And the price of inaction and staying on the couch will be severe, WHO said – around $27 billion in additional health spending.
The State of World Physical Activity Report 2022 measures how well governments are implementing recommendations to increase physical activity at all ages and abilities.
Data from 194 countries show that overall, progress is slow and countries need to accelerate policy development and implementation to increase heart rates and help prevent disease and reduce the burden on already overstretched health services.
Statistics reveal the scale of the challenges facing countries around the world:
- Less than 50% of countries have a national physical activity policy, of which less than 40 percent are operational.
- Only 30% of countries have national physical activity guidelines for all ages.
- While almost all countries report a system for monitoring adult physical activity, only 75% of countries monitor adolescent activity, and less than 30% monitor the physical activity of children under 5.
- In terms of transport policy, just over 40% of countries have road design standards that make walking and cycling safer.
Time to take a walk: Tedros
“We need more countries to step up the implementation of policies to help people be more active through walking, cycling, sports and other physical activities,” said Tedros Adhanom Ghebreyesus, Director general of the WHO.
“The the benefits are enormous, not only for the physical and mental health of individuals, but also for societies, environments and economies… We hope that countries and partners will use this report to build more active, healthier and fairer societies for all.
The economic burden of taking it too easy is significant, according to the WHO report, and the cost of treating new cases of preventable non-communicable diseases (NCDs) will reach nearly $300 billion by 2030.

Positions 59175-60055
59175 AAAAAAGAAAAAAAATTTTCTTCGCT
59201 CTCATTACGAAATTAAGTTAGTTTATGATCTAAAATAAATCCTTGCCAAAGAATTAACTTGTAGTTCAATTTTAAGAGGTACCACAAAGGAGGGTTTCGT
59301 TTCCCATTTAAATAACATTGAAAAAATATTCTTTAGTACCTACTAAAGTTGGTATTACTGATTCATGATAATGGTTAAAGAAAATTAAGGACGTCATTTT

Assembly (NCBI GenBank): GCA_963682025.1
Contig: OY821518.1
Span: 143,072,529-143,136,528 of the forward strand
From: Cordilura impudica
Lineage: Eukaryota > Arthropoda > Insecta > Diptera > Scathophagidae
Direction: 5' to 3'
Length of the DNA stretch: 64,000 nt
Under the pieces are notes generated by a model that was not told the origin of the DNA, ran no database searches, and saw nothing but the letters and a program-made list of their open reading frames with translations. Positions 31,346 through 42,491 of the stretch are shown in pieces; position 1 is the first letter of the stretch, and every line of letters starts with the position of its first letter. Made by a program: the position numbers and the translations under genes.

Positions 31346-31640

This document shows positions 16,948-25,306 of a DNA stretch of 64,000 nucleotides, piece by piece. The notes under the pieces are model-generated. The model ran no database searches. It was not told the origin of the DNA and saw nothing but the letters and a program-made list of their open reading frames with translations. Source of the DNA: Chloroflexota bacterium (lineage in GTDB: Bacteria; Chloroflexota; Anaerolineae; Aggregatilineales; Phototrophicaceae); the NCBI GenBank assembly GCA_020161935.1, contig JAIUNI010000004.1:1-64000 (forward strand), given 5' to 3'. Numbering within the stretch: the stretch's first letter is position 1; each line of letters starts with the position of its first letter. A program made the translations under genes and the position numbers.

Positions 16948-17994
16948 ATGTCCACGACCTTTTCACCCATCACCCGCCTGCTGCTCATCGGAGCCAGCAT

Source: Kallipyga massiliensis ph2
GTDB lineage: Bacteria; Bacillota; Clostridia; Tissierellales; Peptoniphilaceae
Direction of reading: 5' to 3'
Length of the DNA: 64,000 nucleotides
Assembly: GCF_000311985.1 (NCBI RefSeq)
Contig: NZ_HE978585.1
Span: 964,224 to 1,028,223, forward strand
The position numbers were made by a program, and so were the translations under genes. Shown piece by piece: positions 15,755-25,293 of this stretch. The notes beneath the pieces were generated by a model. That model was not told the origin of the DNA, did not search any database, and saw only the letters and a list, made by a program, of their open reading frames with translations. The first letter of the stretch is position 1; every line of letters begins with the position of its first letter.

While national policies to address NCDs and physical inactivity have multiplied in recent years, currently 28% of policies are declared unfunded or implemented.
There’s a lot to be said for countries that organize a national public relations campaign or mass participation events, which tout the benefits of exercising more, the WHO said.
The COVID-19[feminine] The pandemic has not only stalled these initiatives, it has also affected the implementation of other policies, which has deepened the inequities when it comes to getting heart rates up in many communities.
To help countries increase physical activity, the WHO Global Physical Activity Action Plan 2018-2030 (GAPPA) includes 20 policy recommendations.
These include safer roads to encourage more cycling and walkingand providing more physical activity programs and opportunities in key settings, such as childcare, schools, primary health care and the workplace.
“We lack globally approved indicators to measure access to parks, bike paths, walking paths – even though we know data exists in some countries,” said Fiona Bull, head of the WHO physical activity unit.
“Therefore, we cannot report or track the global provision of infrastructure that will facilitate increased physical activity.”
“It can be a vicious circle, no indicators and no data leads to no monitoring and no accountability, and too often, to no policy and no investment. What gets measured gets done, and we still have some way to go to comprehensively and robustly track national actions on physical activity.
The report calls on countries to prioritize improving physical fitness as key to improving health and tackling NCDs, to mainstream physical activity into all relevant policies, and to develop tools, advice and training.
“It’s good for public health and economically sensible to promote more physical activity for everyone,” said Dr Ruediger Krech, director of WHO’s Department of Health Promotion.
“We need to facilitate inclusive physical activity programs for alll and make it easier for people to access. This report makes a clear call to all countries for stronger and accelerated action by all relevant stakeholders working better together to achieve the global target of a 15% reduction in the prevalence of physical inactivity. by 2030.”